SMU physicist Pavel Nadolsky will receive $750,000 over five years to fund his work in modeling particle interactions through a new program administered by the Office of Science, U.S. Department of Energy (DOE).
Nadolsky, assistant professor of theoretical physics in SMU’s Dedman College, received the grant for his integrated analysis of particle interactions created by hadron colliders. He was one of 69 researchers chosen through peer review by scientific experts to participate in the DOE’s new Early Career Research Program. About 1,750 applicants submitted proposals.
Early Career Scientists receive funding under the American Recovery and Reinvestment Act of 2009 in an effort “to bolster the nation’s scientific workforce by providing support to exceptional researchers during the crucial early career years, when many scientists do their most formative work,” according to a DOE statement.
Nadolsky works with an SMU team of postdoctoral research associates and graduate students to model hypothetical interactions of subatomic particles for the biggest physics experiment in history: the Large Hadron Collider (LHC) near Geneva, Switzerland.
The LHC became fully operational on March 30, 2010, and the high-speed, high-energy particle collisions it creates will allow physicists to recreate conditions at the origin of the universe – and possibly discover the mechanisms that cause particles in space to acquire their differences in mass.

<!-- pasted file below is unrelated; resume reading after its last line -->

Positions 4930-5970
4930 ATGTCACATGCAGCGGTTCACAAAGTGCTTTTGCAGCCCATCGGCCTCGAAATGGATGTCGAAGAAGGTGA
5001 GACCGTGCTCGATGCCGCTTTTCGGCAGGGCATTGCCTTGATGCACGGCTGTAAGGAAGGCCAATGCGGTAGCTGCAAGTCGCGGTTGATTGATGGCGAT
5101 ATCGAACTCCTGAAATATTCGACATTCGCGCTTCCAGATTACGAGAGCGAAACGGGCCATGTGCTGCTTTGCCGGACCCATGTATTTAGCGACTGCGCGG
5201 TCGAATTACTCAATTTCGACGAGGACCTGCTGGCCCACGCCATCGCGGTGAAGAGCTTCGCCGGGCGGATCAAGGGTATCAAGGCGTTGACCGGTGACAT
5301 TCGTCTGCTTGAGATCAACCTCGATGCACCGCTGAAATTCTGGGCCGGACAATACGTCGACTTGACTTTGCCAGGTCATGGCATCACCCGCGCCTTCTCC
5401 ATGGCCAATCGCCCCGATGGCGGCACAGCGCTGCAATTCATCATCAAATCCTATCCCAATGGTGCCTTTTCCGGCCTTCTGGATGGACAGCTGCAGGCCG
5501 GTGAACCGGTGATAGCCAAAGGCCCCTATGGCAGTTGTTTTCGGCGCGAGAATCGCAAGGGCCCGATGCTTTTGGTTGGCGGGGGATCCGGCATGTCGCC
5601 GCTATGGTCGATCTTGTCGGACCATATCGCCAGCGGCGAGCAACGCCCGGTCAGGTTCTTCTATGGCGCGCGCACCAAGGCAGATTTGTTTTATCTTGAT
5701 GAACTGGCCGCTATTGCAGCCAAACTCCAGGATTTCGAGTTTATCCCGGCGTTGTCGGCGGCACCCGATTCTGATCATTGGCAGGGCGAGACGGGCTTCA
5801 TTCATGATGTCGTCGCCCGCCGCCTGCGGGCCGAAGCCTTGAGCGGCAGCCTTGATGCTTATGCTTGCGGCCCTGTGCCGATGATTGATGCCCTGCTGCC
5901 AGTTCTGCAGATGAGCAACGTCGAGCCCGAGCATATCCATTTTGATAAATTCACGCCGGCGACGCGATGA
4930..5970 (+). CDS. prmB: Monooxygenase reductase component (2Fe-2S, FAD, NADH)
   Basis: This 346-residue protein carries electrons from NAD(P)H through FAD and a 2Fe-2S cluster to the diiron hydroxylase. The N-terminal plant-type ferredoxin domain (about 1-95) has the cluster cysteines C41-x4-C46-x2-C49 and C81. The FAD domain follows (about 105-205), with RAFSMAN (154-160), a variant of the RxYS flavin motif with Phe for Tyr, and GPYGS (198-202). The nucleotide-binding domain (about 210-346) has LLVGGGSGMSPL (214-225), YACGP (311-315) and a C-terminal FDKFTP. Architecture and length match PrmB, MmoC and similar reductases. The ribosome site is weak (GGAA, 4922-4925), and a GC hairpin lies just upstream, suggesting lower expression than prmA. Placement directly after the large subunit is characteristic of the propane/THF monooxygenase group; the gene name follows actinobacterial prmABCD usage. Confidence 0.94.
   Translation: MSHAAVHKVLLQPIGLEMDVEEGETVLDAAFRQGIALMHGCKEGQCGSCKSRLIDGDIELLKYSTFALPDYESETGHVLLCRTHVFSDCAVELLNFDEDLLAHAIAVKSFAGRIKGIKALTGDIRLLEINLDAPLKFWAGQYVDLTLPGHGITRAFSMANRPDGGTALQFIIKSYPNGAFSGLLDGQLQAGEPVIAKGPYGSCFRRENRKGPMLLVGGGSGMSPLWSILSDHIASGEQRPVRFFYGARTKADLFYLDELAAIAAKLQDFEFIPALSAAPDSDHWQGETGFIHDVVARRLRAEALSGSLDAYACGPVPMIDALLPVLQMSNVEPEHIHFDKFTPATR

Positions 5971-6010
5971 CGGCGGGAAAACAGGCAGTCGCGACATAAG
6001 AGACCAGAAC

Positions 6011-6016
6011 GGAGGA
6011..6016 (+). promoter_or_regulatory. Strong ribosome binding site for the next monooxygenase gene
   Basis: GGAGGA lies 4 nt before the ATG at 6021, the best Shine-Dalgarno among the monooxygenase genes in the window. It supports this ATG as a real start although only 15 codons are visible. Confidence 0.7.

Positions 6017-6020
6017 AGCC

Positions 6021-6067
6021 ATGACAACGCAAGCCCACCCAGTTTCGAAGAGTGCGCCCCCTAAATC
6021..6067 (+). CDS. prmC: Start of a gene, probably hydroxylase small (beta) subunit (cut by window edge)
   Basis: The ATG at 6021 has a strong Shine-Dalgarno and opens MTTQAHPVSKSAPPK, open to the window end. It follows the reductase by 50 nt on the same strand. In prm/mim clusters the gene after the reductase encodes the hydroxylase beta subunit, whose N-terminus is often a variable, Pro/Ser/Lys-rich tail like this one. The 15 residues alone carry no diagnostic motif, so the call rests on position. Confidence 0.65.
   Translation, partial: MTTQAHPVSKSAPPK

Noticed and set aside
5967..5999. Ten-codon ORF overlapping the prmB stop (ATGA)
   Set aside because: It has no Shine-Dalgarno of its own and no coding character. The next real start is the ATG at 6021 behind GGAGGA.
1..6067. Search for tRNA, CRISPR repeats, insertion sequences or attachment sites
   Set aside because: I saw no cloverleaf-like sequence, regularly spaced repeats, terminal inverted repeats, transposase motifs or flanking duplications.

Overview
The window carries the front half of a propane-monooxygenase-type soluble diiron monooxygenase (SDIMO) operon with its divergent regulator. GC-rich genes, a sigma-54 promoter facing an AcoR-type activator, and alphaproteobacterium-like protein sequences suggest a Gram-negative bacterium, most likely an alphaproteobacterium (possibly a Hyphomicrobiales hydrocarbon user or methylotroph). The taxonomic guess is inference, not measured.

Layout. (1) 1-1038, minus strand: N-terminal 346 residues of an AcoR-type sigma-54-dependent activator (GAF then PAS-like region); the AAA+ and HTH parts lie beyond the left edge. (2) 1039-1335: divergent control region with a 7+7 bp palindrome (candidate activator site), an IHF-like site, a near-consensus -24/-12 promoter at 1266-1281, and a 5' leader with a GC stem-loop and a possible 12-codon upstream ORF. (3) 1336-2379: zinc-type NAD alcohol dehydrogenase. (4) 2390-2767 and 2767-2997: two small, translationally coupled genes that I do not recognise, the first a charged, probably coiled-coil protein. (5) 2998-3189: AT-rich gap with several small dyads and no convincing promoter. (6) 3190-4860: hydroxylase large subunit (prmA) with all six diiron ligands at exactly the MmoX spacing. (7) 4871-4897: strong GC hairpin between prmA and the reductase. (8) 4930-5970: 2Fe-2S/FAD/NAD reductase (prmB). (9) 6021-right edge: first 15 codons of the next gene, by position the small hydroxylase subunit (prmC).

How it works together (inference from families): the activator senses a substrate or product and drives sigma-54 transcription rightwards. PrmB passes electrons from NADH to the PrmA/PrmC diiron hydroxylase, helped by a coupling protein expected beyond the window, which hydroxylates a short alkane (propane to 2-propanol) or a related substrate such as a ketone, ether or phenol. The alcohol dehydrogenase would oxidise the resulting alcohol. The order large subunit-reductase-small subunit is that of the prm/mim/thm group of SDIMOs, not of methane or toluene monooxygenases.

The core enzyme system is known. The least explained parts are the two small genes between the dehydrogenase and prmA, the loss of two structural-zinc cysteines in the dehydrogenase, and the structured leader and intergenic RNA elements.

As part of the effort to identify theoretical new particles such as the Higgs boson, Nadolsky develops highly detailed computer simulations both of known particle interactions and of the expected tiny deviations that LHC researchers hope to discover. Each collision produces a staggering amount of raw information, and the most useful bits are few and far between: Out of 40 million events per second, the researchers may be looking for as few as 10 events a year.
“The phenomena we’re looking for will be buried under a lot of known particles produced by ordinary means,” Nadolsky says. “Our task is to produce the most accurate models possible of known interactions, so we can recognize the interactions that deviate, and why.”
Without such models, identifying new events at the LHC would be difficult, if not impossible, he adds.